Lyme-Old Lyme High School hosts an Open House for prospective students on Oct. 20th

School offers tuition options for students not resident in Lyme or Old Lyme

On Friday, Oct. 20, Lyme-Old Lyme High School (LOLHS) welcomes prospective students who do not currently attend a Lyme-Old Lyme School and/or their parents to visit the high school during its Fall Open House for Prospective Students.  In order to offer a customized experience for each prospective student and/or their parents, interviews are being offered throughout the day to accommodate varying schedules.

Each meeting with a school counselor will be preceded by a student-led tour of the high school. This format is intended to allow all attendees an opportunity to gain a general overview of the school and interact with current students, as well as to obtain answers to individual questions and information on curriculum, student opportunities and more.

In terms of the type of students and/or families the District is aiming to attract, Lyme-Old Lyme Schools Superintendent Ian Neviaser explains, “This event is offered for students in a variety of situations such as students whose families are looking to move to the area, students who reside here but attend private, parochial, or magnet schools, and tuition-paying students who live in other towns.”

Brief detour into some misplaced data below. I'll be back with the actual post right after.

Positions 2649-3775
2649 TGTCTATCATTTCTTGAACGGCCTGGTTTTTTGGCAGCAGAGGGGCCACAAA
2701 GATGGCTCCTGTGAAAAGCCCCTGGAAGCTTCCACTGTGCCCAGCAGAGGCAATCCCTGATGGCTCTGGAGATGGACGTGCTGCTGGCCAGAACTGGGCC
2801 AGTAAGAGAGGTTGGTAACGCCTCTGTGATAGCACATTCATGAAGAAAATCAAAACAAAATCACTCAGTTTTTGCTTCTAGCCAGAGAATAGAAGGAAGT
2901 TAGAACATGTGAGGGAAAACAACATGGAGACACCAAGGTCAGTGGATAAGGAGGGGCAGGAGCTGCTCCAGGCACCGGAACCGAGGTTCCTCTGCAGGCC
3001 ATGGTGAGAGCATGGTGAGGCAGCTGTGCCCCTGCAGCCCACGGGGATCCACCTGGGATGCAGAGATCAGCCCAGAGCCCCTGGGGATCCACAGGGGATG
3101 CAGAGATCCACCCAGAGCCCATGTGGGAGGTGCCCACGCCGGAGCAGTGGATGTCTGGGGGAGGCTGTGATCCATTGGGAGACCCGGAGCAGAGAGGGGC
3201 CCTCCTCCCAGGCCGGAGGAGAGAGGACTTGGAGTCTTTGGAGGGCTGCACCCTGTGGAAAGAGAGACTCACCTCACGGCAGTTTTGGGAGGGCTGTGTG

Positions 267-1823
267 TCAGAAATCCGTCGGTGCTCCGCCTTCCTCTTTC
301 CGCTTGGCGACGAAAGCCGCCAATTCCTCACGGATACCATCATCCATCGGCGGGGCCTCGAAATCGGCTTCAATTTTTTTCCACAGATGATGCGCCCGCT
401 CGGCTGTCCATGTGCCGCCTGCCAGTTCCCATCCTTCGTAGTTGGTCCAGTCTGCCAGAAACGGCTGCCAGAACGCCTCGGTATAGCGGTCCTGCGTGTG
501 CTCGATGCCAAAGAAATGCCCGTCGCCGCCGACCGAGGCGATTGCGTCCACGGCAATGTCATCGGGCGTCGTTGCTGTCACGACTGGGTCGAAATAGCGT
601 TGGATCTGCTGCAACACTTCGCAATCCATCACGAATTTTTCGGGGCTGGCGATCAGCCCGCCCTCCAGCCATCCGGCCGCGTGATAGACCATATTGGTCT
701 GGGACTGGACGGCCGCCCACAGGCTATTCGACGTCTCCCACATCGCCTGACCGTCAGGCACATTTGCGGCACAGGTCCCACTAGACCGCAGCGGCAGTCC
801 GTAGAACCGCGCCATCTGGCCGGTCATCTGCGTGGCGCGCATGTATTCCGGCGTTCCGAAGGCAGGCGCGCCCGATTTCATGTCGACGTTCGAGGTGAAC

In April 2016, LOLHS was named the eighth best public high school in Connecticut by US News & World Report in their listing of Best High Schools. Moreover, LOLHS was ranked nationally at #429 and consequently, as one of the top 500 schools in the country, was awarded US News & World Report’s highest honor of a gold medal. Within the state, LOLHS had the highest ranking of any school in New London County and came in ahead of Simsbury, Greenwich and Darien High Schools.